Because of their extreme excitement when greeting people, some dogs find it
easier to grab a toy to shake or hold, rather than sit for petting. If this
sounds like your dog, keep a toy by the front door. When you come home, open
the door and immediately direct your dog’s attention to the toy or throw it for
her. Do the same thing for your dog when visitors come to your home.
Because teaching your dog not to jump can be challenging, don’t hesitate to
enlist the help of a Certified Professional Dog Trainer (CPDT) in your area. A
professional trainer will offer group or private classes that can give you and
your dog lots of help with jumping issues.
If your dog shows signs of aggression, such as growling or teeth showing
while lunging or jumping toward you, your family members or visitors during
greetings, you should seek the assistance of a Certified Applied Animal
Behaviorist (CAAB or Associate CAAB), a veterinary behaviorist (Dip ACVB) or a
qualified Certified Professional Dog Trainer (CPDT) who has experience treating
aggression. If you elect to hire a CPDT because you can’t find a behaviorist in
your area, be sure to determine whether she or he has professional training and
extensive experience in successfully working with aggression, as this expertise
isn’t required for CPDT certification.
What NOT to Do
Do not become really excited when you greet your dog. The calmer you are,
the calmer your dog will be.
Do not shout at your dog when she jumps up on you or others. Shouting will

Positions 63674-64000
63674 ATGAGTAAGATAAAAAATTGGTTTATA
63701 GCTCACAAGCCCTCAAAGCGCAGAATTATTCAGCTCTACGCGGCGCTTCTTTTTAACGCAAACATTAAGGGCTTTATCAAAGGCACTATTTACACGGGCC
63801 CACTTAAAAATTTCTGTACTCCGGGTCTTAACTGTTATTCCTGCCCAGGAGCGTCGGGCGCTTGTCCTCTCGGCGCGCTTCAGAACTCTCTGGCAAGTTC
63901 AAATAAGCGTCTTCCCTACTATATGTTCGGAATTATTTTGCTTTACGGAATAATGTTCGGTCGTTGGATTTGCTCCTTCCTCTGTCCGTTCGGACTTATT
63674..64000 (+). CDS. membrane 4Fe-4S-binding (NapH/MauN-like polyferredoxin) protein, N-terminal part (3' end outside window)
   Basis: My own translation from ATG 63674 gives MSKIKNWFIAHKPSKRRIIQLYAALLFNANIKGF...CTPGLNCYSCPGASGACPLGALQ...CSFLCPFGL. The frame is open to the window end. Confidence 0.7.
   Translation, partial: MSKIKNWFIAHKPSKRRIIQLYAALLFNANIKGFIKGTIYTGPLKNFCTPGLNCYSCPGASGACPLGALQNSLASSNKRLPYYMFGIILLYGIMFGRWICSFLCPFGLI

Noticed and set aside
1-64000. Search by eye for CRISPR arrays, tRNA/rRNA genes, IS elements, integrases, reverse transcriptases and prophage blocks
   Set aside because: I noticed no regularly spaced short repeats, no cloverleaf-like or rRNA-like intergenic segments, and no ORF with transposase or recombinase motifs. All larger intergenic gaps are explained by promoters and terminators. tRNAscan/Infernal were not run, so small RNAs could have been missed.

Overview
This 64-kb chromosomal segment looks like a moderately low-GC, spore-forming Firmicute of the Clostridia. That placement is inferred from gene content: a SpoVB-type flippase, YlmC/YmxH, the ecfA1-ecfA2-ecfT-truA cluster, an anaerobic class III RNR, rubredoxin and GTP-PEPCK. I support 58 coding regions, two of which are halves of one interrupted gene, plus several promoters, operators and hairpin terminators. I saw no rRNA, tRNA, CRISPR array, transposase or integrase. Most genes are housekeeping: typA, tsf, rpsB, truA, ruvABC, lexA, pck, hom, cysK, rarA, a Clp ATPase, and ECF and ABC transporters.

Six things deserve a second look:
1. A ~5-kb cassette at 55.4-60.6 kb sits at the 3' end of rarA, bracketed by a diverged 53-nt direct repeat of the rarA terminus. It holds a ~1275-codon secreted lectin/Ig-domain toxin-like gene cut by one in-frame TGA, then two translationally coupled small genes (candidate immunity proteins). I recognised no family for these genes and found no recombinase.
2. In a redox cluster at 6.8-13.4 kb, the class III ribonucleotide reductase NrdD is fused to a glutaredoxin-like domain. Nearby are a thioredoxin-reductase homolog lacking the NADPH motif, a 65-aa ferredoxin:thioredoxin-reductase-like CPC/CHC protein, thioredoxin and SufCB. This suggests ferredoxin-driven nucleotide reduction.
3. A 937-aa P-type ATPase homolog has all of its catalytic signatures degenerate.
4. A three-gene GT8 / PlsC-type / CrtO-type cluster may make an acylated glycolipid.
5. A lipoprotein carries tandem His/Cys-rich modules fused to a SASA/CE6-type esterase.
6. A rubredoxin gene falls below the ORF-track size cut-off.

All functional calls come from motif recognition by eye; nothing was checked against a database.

just make her more excited and cause more jumping up.
Do not try to grab your dog or push away. Doing that could just cause more
Do not knee your dog in the chest, step on her back toes, grab or pinch her
front toes, or otherwise cause her pain or discomfort. If you do, you’ll
frighten and hurt your dog, and she still won’t have learned how to politely
WebMD Veterinary Reference from ASPCA Virtual Pet Behaviorist
The ASPCA Virtual Pet Behaviorist specializes in the resolution and management of pet behavior problems only. Please do not submit questions about medical problems here. Only licensed veterinarians can diagnose medical conditions. If you think that your pet is sick, injured or experiencing any kind of physical distress, please contact his veterinarian immediately. A delay in seeking proper veterinary care may worsen your pet's condition and put his life at risk.
If you are concerned about the cost of veterinary care, please read our resources on finding financial help.